When I heard that my good, old friend Erin was going to be in town visiting from her jungle paradise home in Hawaii, I knew I had to meet up with her. When she said that she was bringing her squeeze - who I hadn’t met over the years - as well as a ton of her fire stuff I knew we had to take some photos. Of course, I had to wait for them to get back from Burning Man first…

We met up at Seahurst Beach in Burien on a cloudy late afternoon. We were trying to beat the rain, and we ALMOST made it. Despite a small crowd of onlookers (and two guys with very fancy metal detectors) we poured out some white-gas, grabbed a lighter and got to it.

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The challenge of shooting these two is mostly in the fact that they never stop moving. The art they practice is smooth and flowing. All you heard this day was the slight rushing of the waves and the subtle roaring of their little fireballs as they raced around their bodies. It’s actually really beautiful if you stop and just watch it for a while.

For my part, the camera needs to be fast enough that it freezes their motion, but not so fast that the fire disappears or doesn’t leave a trace of it’s path. It’s a balancing act and a technical challenge, something I love when taking photos.

Luckily for me, these two are pros. They have both been spinning fire, throwing things in the air - and catching them, and dancing for years. Once we were on the same page about what we were trying to accomplish and how to do it, things took off.

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This being me, I had to try to get a couple in black and white. The weather, and the beach, and the idea that fire is so bright and the color and drama would be totally lost in a black and white photo made it a challenge I wanted to tackle. There might be some of the fact that it’s my first true love with photography as well, so there is always at least a couple of them in any shoot that I do.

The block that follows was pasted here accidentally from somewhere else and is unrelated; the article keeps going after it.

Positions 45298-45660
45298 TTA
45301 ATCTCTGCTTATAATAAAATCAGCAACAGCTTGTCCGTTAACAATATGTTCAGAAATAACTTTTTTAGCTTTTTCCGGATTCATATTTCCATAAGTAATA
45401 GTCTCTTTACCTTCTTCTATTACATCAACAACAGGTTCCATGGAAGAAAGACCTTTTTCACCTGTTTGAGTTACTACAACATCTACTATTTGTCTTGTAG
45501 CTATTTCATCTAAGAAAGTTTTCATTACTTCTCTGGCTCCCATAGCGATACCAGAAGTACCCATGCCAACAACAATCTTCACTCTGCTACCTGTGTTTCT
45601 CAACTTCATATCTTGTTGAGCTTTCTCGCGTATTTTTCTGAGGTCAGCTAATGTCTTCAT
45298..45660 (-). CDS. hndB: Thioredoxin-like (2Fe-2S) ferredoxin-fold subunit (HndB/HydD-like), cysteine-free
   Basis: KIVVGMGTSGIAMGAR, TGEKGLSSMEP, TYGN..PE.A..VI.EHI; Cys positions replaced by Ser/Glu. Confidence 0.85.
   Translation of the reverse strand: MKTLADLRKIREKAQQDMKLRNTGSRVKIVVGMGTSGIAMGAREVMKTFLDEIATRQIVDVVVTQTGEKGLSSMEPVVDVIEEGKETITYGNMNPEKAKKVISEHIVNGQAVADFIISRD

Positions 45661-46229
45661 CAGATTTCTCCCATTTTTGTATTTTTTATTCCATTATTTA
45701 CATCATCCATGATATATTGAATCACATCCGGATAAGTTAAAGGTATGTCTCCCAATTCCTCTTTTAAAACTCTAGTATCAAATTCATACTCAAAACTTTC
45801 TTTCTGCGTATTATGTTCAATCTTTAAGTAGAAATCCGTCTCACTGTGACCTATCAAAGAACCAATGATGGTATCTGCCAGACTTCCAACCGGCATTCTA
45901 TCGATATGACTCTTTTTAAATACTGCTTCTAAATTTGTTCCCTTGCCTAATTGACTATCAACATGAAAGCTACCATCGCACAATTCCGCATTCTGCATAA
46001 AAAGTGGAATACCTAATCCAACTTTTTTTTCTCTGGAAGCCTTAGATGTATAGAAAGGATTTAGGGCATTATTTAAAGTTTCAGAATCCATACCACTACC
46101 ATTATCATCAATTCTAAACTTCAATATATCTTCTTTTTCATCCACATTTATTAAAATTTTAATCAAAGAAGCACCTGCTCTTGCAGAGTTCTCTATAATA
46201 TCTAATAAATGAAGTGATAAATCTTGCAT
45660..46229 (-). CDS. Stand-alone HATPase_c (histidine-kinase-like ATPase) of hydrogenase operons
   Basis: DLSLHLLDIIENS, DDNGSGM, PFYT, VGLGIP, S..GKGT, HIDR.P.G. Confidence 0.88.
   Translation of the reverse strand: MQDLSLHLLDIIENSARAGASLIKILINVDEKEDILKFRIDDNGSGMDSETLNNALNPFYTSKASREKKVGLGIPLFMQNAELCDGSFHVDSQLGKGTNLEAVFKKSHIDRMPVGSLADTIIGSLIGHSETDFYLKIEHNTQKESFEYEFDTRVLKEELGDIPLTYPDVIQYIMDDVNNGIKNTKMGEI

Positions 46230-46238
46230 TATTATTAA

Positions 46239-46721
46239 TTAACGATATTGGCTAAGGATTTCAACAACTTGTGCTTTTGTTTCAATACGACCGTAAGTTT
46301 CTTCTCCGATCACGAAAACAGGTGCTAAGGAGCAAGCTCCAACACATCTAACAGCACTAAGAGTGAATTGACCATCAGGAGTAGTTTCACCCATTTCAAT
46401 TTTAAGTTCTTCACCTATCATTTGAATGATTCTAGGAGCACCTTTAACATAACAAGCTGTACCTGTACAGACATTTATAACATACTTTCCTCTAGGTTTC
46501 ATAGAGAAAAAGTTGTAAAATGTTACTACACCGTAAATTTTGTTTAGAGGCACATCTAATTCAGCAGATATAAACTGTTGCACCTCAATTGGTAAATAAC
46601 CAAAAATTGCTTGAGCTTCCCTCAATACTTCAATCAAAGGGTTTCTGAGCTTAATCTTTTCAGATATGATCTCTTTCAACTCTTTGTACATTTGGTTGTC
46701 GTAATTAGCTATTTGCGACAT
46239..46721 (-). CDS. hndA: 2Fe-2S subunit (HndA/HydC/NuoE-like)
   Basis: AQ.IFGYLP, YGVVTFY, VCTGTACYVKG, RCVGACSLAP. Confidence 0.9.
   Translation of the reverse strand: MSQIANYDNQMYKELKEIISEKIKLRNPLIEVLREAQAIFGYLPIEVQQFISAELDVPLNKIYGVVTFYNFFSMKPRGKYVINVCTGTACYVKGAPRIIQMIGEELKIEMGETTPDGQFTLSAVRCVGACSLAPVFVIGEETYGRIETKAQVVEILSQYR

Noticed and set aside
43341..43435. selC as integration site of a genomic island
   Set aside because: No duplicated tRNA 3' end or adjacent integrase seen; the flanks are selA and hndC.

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It gets dark quick this time of year, especially with heavy, dark clouds moving in from the horizon. We were sitting on the beach, thinking of our next move, and watching a wall of rain come across the sound toward us. While this weather made for excellent backdrop, I knew I had little time. I wanted to try to bang out a couple of portraits of these two amazing people; they have plenty of pictures of them dancing, I wanted them to have at least one picture of just them as well.

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That was about all the time we got. The rain didn’t start the way it usually does; with a trickle turning in to a steady, easy rain that you can walk through to your car. This rain came upon us like it had sucked up all of the water in the sound and wanted to drop it on us all at the same time. We had to scramble to cover up and put away my gear, and their gear, and trek it all off the beach under a constant, drumming downpour. It was crazy and stressful and hilarious.

I was bummed that this was all the time I got with these two. That’s how it goes sometimes when your friends are distributed around the globe, though. All told, the photos they got for their promotions and website were fantastic, the process was fun, and I learned a bunch of lingo I had no idea existed.

Mahalo, you two.

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